After mulling it over and lots of conversation, leaving the room, more questions, finally the doctor finds those words we'd been waiting for: "What do you think about having a baby tomorrow?" Will and I take one quick look at each other, and shout "YES! UH HUH, WE'D LIKE THAT." We maybe suggest that the doctor not send us home in a blizzard. The on-call OB says he's going to call our normal OB to get his approval, but we feel strongly that he'll be on board. In fact, when the doctor walks out of the room, Will and I straight up high-five because we are mature like that. Melissa's shift ends at 7PM and she tells us there's no way we'll be sent home that night based on my blood pressure readings and offers us a confidence-building congratulations. She was sure we'd be induced. 

Enter our new nurse, Cara (the name we had picked if we had a girl - whose children are named William and Mollie!), takes my blood pressure again to begin her shift. Now of course it is curiously low! (And stays low the rest of my hospital stay - proof that God answered our fervent fervent prayers? We'll never know!) We were already staying the night for monitoring at this point, but Cara is much more skeptical as to whether we'll really be induced. She notes that my blood pressure is so low, that, had it been this low when I came in, I would have been sent right home. But, the doctor comes back in, tells us he spoke to our doctor, and we will begin our induction at 4AM the next morning. BOOYA! Will and I share another high-five and begin sharing the news with family.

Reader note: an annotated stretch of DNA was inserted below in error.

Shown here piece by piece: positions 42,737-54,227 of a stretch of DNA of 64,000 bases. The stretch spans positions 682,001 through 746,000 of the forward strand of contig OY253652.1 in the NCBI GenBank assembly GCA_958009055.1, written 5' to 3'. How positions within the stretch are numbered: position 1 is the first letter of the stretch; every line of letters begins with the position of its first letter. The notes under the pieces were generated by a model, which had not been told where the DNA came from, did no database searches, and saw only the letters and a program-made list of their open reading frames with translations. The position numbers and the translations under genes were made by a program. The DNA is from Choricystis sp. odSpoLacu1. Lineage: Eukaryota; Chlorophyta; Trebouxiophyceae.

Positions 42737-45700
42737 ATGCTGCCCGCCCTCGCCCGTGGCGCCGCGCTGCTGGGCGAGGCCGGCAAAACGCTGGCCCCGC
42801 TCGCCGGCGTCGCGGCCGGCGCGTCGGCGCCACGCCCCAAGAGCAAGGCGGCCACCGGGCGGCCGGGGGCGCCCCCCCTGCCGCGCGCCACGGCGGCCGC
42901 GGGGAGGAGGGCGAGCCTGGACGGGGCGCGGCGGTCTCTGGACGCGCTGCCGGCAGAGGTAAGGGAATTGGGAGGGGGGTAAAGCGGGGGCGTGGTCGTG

Because we would start the induction in the morning in order to get a "good night's sleep" (HA!), I got to eat some gourmet cafeteria food and watch HGTV. I even got an ice cream cone. My husband snapped a glamour shot for our adoring group-text fans requesting details where no new details were to be had . . . yet.

I guess I have no shame.

I was monitored all through the night because of the high blood pressure. This meant that each time I needed to use the bathroom, I had to unplug the two monitors, wrap them around my shoulders with my right hand, tightly secure the back of my gown with my left hand, and slowly shuffle to the restroom. It was quite the hassle as I was shuffling back and forth often thanks to my pea-sized bladder (pun intended). On the return of one such trip, I thought my water broke (for the zillionth time) when I had just peed and there was a stream of unidentified fluid down to my left ankle. The nurse checked me with a pH strip and it was ambiguous, so she called the doctor in to check me (intrusively). And, yes, I was wrong about my water breaking for the zillionth time. Pregnancy cervical fluid is no joke (and yeah, you know I warned you about my cavalier use of terms like cervical fluid).